Politics and Policy

Britain's planning overhaul — a genuine breakthrough

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Britain's planning overhaul — a genuine breakthrough

I can understand the cynicism. A reform of the planning system has been announced by the Government — some of us remember hearing it all before. Red tape to be cut. The housing supply to be increased. Good design to be a priority. As I was a local councillor for 12 years and I am still the Local Government editor of the “Conservative Home” website, I am familiar with these promised “revolutions” which never quite managed to solve the problem of most development being ugly, the process being subject to lengthy delay and the housing shortage becoming ever more acute.

Yet I believe that the recent planning White Paper will prove a genuine breakthrough. It faces up to the great challenge of reconciling two groups with entirely legitimate grievances.

The young (often including those creeping into middle age) are priced out of homeownership. They work hard. They marry and have children. The aspiration is strong to have the pride and independence of their own home. It is seen as a right of passage, a birthright. During the coronavirus epidemic, many have been working from home — sometimes needing permission from the landlords to make adaptations or to disregard tenancy agreements prohibiting any business activity on the premises. This group wants to see more homes built to increase their chances of getting their own place.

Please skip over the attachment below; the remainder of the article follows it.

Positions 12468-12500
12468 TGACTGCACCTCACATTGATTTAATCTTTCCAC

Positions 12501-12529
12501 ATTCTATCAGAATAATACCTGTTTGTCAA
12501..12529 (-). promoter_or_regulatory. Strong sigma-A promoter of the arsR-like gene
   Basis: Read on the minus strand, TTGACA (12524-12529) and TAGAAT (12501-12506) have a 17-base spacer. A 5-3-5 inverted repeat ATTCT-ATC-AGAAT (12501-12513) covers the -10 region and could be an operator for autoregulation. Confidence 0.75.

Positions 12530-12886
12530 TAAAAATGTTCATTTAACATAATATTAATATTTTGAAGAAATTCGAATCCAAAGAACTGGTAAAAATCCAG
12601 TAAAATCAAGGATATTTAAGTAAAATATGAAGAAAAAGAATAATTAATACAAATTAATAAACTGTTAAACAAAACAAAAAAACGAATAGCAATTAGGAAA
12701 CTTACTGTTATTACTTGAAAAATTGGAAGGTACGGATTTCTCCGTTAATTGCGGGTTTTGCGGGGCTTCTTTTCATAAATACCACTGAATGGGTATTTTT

Then we have the NIMBYS. Those are people who regard development as a threat. They worry that should it take place in their “back yard”, that it would spoil the character of their community and that it would mean “concreting over the countryside” with soulless, ugly construction. Given what most of the new stuff that goes up looks like they have a point, don’t they?

Seeking to crush the NIMBYS as the enemy will not work in practice — quite apart from ignoring the validity of their concerns. Instead, the approach must be to win support for new development, by making it attractive.

The political importance of achieving this has not escaped the pundits. Madeline Grant wrote recently in the Sunday Telegraph: “The hearth fire and the home acre are central to our national sense of self. Without the prospect of rootedness, the next generation of Tories will not emerge. Yet conservatives also value their surroundings.”

There have been previous promises of “good design” — which have been meaningless. Nobody, not even the most brutalist architects, would admit to favouring “bad design.” But the White Paper offered rather more of substance than that. It said: “Local Plans do not provide enough certainty around the approved forms of development, relying on vague and verbal statements of policy rather than the popularly endorsed visual clarity that can be provided by binding design codes. This means that quality can be negotiated away too readily and the lived experience of the consumer ignored too readily.”